Remember college? The project/paper/assignment that your grade was based on? The final evening that kept going and going. Downing cups of coffee/soda/beer (in no particular order), your favorite alt.rock band playing in the background, and a frantic adrenaline and stimulant-fueled race to an impending deadline.  This, knitterers, has been the state of my beloved wife for the past ten days.  She apologizes for her time away from the blog, she will return Monday, and I'm writing this in her place to give you something meager to digest until she returns. 

Creating the final swatches for her book was a more brutal task thatn she had planned for and it took its toll. The work below is what has consumed the household for the past two weeks.  Her efforts culminated in an honest-to-God-all-nighter Thursday night. Over the pat few weeks our house became a horror show of loose fiber, coffee cups, wine glasses, and general disorder (which we know how much OCDers LOVE disorder). We knew it was coming, but neither of us was prepared for the actual 'event'.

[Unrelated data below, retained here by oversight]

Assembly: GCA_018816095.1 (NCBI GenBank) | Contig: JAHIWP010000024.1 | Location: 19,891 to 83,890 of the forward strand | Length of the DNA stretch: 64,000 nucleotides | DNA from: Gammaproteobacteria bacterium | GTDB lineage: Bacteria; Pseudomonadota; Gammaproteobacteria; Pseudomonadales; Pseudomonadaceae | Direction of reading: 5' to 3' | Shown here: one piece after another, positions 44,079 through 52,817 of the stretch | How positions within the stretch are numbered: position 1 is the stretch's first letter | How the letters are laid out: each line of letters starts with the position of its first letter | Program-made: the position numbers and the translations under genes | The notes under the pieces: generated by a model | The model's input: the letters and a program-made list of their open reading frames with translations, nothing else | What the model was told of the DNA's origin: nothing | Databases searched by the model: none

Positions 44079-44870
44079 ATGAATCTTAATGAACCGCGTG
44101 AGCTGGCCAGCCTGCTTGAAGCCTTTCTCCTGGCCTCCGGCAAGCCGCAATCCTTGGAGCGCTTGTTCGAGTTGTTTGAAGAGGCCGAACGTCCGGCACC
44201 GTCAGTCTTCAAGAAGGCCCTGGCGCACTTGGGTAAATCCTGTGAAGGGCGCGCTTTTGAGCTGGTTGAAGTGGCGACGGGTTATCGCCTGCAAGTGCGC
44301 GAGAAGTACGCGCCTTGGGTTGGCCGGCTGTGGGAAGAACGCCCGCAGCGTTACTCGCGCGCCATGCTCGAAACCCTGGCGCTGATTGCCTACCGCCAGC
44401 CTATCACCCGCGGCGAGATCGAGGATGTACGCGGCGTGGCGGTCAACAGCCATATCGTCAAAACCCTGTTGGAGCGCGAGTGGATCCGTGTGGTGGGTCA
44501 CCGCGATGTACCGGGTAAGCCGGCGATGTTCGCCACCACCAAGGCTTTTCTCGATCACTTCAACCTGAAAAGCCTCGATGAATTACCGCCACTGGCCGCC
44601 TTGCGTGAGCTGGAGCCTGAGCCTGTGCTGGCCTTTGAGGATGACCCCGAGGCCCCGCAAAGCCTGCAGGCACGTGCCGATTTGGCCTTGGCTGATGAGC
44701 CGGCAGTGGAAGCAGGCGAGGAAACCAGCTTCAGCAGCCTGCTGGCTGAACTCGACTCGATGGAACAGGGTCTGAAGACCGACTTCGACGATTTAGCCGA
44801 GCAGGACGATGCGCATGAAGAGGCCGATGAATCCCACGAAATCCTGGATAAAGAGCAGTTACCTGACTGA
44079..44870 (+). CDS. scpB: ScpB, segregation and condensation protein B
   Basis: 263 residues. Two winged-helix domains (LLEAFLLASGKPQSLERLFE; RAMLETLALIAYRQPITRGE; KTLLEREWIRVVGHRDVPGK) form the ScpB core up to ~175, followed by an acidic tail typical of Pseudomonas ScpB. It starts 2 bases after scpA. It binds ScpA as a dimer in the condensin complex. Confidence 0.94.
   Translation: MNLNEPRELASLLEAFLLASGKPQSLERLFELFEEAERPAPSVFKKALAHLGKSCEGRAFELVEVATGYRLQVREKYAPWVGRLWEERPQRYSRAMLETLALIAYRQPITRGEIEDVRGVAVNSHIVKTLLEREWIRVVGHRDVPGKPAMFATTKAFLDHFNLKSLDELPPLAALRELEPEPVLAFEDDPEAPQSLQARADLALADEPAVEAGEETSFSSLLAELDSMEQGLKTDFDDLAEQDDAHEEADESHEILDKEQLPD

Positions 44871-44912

Lindsay and I arrived home from skating practice around nine o' clock Thursday evening to find our heroine staring intensely at the laptop with a look of white-hot hatred.

"This isn't going to be good." I muttered to Lindsay; she nodded and smartly retired to her room after giving Mary a quick kiss.

"What's wrong?  I meekly asked.
I'm not going into the response.  It isn't suitable for a blog of this stature, but my wife was trying to download some podcasts off of itunes. As a life-long PC lover, she still isn't hip to how Apple works, and I received a tirade focusing on color scheme, user-friendliness, and why-do-we-have-ESPN-podcasts here (Guilty: fnatasy football teams are not simply created...they have to be dilligently maintained).

I calmed her down, loaded John Hodgman, Fresh Air, and some Wait Wait Don't Tell Mes, got her situated in the reading/knitting nook, and took my leave to bed (I have over 190 tenth graders wating for me every day, so I need my beauty sleep).